Genealogy from the perspective of a member of The Church of Jesus Christ of Latter-day Saints (Mormon, LDS)

Thursday, January 12, 2017

New Developments in 2017 for the FamilySearch Family Tree has published a list of six things to look or in FamilySearch in 2017. Some of them, such as the Personalized Dashboard, have been around for a while in Beta tests or to selected users of the website, but others promise some interesting new options.

First on my list are the touted, New Indexing Tools. Excuse me if I am skeptical, but they have been announcing and Beta testing an online Indexing program for several years. I certainly hope that this is an accurate prediction and that they have worked out all the previous problems that prevented the program for being generally released. Here is the announcement.
“We are really excited to launch the web-based version of our successful indexing software in 2017," said Craig Miller, FamilySearch's Senior Vice President of Product Development and Engineering. "It will be easy to use and will work on any digital device with a web browser (excluding cell phones), eliminating the need to download the indexing software. That means more volunteers worldwide will be able to contribute in making more of the world’s historical records searchable by name online, and more quickly.” 
Indexing is the nifty, web-based tool FamilySearch volunteers use to make hundreds of millions of historic records worldwide searchable by name for free online each year. These indexes are the secret ingredient to your ability to discover ancestral connections online quickly and easily. Additional innovations to the tool in 2017 will include more rapid completion of tasks, improved help, and even automated indexing for some record sets (obituaries) which means more records searchable at your fingertips, faster.
I tend to think that if Craig Miller is making a formal statement, it will very likely happen. However, there is yet no specific date mentioned for the release.

The FamilySearch post also mentions the ongoing addition of new historical records. Here is what they say:
Over 330 FamilySearch digital camera teams worldwide will digitally preserve 125–150 million historical records in 2017 for free online access. Another 200 million images will be added from FamilySearch's microfilm conversion project that uses 25 specialized machines to convert its vast microfilm collection at its Granite Mountain Records Vault for online access. Over 30 percent of the 2.4 million rolls of microfilm have already been digitized and published online. The digital collections can be located in the FamilySearch catalog online and by perusing collection lists by location.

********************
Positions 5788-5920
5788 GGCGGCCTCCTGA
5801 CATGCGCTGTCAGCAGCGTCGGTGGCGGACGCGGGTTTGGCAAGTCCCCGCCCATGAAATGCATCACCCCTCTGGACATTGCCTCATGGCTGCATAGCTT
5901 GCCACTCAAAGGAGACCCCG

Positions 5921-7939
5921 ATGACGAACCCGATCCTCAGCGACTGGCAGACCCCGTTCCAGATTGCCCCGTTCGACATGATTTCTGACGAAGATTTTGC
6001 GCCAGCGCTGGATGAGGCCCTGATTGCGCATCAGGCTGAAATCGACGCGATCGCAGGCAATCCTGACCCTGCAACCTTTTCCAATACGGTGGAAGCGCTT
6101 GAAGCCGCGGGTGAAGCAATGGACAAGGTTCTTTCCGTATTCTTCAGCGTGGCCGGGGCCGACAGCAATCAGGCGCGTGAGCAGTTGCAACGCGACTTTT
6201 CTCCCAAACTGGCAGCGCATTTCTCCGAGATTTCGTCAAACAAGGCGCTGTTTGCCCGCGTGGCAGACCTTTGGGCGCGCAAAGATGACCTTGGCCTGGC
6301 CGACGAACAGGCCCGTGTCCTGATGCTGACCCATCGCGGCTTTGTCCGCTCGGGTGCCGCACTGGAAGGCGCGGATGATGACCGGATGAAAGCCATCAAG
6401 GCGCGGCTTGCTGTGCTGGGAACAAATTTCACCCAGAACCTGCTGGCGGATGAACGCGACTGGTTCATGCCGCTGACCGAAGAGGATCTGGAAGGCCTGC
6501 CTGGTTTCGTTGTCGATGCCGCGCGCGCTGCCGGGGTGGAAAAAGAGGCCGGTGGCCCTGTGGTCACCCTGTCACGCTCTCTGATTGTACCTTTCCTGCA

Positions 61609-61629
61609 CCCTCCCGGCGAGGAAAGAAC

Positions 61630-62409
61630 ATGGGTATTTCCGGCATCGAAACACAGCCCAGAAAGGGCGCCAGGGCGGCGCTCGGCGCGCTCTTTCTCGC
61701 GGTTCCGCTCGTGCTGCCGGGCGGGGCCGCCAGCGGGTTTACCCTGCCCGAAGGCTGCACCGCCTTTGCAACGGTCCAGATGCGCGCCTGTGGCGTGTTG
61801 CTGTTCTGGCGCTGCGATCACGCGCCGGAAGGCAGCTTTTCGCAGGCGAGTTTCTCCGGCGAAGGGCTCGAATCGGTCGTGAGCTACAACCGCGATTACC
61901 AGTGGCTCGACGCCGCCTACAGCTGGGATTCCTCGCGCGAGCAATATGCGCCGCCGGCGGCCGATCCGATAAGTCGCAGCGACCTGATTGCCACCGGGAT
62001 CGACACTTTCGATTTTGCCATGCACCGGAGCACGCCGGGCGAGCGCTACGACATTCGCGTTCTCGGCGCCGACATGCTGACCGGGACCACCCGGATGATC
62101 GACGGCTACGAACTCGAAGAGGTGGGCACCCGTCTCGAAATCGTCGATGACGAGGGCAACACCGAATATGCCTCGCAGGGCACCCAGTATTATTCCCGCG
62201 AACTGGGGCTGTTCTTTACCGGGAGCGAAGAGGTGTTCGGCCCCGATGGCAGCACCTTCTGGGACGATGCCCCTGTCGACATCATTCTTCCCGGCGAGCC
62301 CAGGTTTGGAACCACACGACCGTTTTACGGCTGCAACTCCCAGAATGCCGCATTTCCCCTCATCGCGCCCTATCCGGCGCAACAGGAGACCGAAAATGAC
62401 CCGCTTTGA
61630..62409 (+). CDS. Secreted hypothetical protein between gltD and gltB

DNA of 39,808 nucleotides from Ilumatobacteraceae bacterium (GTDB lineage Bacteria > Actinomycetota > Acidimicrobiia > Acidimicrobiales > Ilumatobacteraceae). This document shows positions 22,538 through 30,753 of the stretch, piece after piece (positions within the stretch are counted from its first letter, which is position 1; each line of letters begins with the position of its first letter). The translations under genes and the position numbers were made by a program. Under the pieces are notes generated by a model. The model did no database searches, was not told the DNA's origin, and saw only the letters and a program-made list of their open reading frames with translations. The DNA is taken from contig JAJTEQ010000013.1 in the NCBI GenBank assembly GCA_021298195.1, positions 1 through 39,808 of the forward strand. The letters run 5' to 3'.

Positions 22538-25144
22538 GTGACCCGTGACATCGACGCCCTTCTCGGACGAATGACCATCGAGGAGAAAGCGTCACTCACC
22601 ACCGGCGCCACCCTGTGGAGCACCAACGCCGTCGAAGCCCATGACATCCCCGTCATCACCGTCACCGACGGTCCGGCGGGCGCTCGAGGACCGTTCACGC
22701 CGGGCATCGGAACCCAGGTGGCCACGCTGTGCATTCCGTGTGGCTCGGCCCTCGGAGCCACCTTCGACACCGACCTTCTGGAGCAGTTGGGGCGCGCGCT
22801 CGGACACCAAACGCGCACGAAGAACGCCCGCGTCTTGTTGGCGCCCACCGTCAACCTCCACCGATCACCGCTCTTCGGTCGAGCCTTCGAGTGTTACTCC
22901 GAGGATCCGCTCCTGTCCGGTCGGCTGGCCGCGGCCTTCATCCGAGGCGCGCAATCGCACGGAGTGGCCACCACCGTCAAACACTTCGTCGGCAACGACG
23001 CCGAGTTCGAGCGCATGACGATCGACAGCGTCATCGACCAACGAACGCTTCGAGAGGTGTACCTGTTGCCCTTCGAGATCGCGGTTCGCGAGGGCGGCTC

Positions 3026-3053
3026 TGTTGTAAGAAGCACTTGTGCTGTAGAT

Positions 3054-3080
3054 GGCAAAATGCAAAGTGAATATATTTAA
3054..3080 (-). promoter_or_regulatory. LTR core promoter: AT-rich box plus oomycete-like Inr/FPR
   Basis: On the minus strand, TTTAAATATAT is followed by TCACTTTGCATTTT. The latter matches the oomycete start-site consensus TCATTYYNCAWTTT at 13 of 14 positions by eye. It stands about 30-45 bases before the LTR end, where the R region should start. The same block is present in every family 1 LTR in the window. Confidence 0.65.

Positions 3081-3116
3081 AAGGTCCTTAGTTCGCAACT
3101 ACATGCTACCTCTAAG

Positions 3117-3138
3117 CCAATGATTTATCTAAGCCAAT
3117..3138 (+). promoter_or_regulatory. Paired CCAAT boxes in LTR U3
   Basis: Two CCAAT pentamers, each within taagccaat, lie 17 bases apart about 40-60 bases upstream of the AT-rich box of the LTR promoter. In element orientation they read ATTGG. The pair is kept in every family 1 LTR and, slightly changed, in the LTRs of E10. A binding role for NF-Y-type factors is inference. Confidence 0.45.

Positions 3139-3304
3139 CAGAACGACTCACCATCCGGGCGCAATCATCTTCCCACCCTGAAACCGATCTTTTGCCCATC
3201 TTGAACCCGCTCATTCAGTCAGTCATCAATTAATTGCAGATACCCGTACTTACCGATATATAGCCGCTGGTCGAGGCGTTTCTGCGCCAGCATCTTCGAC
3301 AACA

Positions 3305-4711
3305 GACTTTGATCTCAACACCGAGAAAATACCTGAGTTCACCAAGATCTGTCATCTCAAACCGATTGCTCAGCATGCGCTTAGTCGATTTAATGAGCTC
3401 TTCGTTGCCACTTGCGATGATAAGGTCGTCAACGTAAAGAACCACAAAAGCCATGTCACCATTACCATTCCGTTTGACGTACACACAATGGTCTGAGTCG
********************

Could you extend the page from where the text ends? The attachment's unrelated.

FamilySearch's online community of volunteers will be focused on creating searchable name indexes to two major collections in the United States (marriage records and immigration records that will include passenger lists, border crossings, and naturalization petitions), and core record collections from select high priority countries.
I have heard different estimates of both the percentage of microfilmed records that have been digitized from the Granite Vault and the number being put online than those stated in the article. It is important to note that the place to go to find these new collections is the catalog not necessarily the Historical Record Collections. It appears that some collections are showing up in the Catalog before they are added to the Historical Record Collections.

In addition to the items I have already mentioned, will be upgrading their apps; FamilySearch Family Tree and FamilySearch Memories, improving their searches and adding functions to their dashboard (the opening screens you see when you sign into the program). They will also continue to add more historical records.

The last prediction is the expansion of the "Discovery Experience" at selected locations worldwide. I have an invitation to attend a preview of the Discovery Center being constructed at the Family History Library in Salt Lake City, Utah and I will be writing about that experience at the time.

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